Test and See if Your Cat is Left or Right PawedAndrea Powell
Amidst all the running, hiding, and batting, is your cat leading with one paw?
Cats, like us, may have a preferred paw. Which one they use could shed light on how they deal with stress and may be determined by their gender.
Think about when your cat bats at you for attention…which paw does it use? What paw is your cat using when unrolling your entire roll of toilet paper? Cats are mysterious, and now researchers may have uncovered another secret.
A study published in Animal Behaviour was conducted on 44 neutered, mixed-breed cats by their owners with their results reported to Louise J. McDowell, Deborah L. Wells and Peter G. Hepper of the Animal Behaviour Centre in Queen’s University in Belfast. The researchers asked each owner to track which paw the cat used first when walking down stairs, stepping into the litter box, and which side they preferred to lay on for cat naps. They were asked to record each activity 50 different times to get an accurate reading.
20 females and 24 males were evaluated. The study showed that cats did not have a strong preference to one paw over another, unlike humans who are mostly right-handed. Cats are bilateral but did show some preferences when doing certain activities. “Around 73 percent showed a lateral bias when reaching for food, 70 percent displayed paw preference when taking the first step down the stairs, and 66 percent favored one paw over the other when stepping into a litter box. Just 25 percent of cats, however, preferred one side while lounging,” accroding to Smithsonian Magazine.
As they further analyzed the findings, they came across something that surprised them. The gender of the cat determined which paw they preferred. Female cats favor the right paw while male cats prefer the left paw. This is interesting, but more research is needed.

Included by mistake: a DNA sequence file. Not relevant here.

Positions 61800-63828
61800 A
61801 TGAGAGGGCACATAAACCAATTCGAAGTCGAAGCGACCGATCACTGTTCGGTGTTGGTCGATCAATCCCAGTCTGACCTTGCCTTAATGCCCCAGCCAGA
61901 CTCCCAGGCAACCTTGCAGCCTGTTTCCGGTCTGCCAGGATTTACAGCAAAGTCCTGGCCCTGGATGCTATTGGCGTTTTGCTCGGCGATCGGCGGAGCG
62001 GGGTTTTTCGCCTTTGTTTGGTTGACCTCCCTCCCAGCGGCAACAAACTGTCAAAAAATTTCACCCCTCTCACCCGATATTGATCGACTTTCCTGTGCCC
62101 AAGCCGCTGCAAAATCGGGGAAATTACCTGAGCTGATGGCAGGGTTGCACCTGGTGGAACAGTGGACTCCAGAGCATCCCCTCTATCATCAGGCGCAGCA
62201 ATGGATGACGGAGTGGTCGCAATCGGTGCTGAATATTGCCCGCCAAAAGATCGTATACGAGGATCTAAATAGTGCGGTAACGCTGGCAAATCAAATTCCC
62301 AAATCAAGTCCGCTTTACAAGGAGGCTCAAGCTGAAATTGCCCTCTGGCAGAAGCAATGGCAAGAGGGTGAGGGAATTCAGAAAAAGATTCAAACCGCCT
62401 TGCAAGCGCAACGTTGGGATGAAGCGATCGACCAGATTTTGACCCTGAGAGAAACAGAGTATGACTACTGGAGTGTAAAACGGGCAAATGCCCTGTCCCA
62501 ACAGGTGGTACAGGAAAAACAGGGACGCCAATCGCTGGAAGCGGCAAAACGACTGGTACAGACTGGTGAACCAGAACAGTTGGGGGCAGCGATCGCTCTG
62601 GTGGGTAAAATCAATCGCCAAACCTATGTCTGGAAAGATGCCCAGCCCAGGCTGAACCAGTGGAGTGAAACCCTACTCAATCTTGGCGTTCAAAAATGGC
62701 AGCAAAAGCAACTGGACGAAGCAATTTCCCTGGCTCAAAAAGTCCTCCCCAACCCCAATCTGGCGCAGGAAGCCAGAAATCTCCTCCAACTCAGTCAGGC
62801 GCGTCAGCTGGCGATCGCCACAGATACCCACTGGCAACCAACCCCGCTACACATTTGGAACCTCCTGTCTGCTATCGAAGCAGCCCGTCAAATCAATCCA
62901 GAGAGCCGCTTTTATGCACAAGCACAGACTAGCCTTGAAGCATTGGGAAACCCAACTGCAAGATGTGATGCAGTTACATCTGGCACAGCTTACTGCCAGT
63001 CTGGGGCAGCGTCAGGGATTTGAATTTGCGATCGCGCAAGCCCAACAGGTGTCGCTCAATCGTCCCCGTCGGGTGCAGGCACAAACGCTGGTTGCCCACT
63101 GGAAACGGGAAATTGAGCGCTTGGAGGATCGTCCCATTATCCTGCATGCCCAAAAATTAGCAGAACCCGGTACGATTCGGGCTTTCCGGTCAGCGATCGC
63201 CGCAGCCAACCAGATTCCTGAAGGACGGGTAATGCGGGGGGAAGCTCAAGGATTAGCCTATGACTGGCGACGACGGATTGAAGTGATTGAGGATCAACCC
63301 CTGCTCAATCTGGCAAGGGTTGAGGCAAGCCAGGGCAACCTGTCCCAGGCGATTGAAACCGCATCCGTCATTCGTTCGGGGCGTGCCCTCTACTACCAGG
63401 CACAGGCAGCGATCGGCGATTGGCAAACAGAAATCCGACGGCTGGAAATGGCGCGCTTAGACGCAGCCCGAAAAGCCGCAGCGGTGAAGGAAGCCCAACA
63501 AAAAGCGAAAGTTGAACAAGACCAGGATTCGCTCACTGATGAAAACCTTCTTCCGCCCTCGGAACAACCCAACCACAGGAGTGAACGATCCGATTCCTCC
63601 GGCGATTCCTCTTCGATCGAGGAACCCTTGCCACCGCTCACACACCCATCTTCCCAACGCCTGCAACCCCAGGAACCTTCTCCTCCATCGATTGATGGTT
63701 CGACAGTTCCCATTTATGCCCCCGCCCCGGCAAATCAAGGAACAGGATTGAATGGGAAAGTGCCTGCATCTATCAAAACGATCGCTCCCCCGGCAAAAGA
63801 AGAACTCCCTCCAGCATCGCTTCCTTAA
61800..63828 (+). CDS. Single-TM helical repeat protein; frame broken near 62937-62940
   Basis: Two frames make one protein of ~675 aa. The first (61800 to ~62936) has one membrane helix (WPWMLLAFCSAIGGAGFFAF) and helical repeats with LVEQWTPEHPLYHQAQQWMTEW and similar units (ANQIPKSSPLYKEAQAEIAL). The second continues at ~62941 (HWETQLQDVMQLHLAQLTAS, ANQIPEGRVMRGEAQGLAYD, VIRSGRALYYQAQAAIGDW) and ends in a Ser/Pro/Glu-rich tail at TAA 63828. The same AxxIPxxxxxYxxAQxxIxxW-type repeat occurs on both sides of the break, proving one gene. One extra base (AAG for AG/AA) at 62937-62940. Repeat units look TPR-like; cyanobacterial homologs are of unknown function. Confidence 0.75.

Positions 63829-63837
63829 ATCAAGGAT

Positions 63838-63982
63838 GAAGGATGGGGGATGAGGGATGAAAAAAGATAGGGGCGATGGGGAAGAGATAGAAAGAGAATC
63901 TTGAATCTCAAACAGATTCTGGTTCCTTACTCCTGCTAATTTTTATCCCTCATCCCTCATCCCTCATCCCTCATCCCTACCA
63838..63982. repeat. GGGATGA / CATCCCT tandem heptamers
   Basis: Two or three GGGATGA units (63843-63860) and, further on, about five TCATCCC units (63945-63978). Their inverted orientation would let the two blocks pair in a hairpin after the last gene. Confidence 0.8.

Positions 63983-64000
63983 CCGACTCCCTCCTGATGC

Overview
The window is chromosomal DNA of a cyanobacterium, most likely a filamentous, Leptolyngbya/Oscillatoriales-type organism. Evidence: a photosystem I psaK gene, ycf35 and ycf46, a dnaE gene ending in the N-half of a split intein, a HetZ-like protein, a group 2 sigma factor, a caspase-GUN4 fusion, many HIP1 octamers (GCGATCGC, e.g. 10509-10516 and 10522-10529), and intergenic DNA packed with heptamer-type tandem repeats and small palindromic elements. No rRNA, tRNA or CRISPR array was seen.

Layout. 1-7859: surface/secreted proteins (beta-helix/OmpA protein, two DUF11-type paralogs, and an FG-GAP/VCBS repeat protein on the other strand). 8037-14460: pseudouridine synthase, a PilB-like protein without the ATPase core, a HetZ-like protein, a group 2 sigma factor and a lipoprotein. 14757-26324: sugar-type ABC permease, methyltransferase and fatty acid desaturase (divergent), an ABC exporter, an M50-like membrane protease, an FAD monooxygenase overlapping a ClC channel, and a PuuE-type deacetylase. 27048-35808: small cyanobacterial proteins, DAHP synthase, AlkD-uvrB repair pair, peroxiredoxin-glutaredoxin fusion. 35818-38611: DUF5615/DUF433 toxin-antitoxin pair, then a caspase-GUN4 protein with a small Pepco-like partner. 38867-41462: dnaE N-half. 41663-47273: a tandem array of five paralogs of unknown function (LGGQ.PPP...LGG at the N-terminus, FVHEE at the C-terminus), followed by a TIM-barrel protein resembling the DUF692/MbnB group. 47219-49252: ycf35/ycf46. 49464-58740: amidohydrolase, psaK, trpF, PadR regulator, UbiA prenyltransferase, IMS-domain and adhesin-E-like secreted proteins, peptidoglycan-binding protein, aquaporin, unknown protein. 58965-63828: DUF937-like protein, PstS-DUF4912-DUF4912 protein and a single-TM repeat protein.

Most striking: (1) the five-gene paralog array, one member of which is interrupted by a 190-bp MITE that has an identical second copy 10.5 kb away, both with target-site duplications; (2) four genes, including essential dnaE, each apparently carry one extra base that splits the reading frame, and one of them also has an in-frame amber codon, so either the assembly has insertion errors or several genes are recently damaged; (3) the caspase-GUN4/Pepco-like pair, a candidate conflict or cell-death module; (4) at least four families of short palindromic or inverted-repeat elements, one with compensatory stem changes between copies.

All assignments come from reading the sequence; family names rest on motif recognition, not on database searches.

So why does it matter if a cat is right or left pawed? Well, it will reveal how they handle stress. Wells tells NPR, “Left-limbed animals, which tend to be right-hemisphere dominant, show stronger fear responses than right-limbed animals, which tend to be left-hemisphere dominant. Left-sided biases of aggression, reactivity to fear-inducing stimuli and vigilance behavior have also been noted in numerous species. Animals that are ambilateral tend to show poorer processing between the two hemispheres, which, in turn, can augment stress reactions.”
If you are intrigued and want to test your cat, you can! Simply follow these simple instructions to test spontaneous behavior.
Test Your Cat
Record each of the following 50 times and then analyze your results to see which paw, if any, your cat favors. It may be different paws for each activity, which makes your cat bilateral.
1. Watch your cat walk down stairs and record which paw they use first.
2. When your cat enters the litter box, record which paw they step in with first.
3. Watch your cat nap and record which side they lay on.
Like you needed another reason to watch your cat, but now you will be paying attention to which paw they use.
Now that your interest is piqued, learn more interesting facts about your cat below.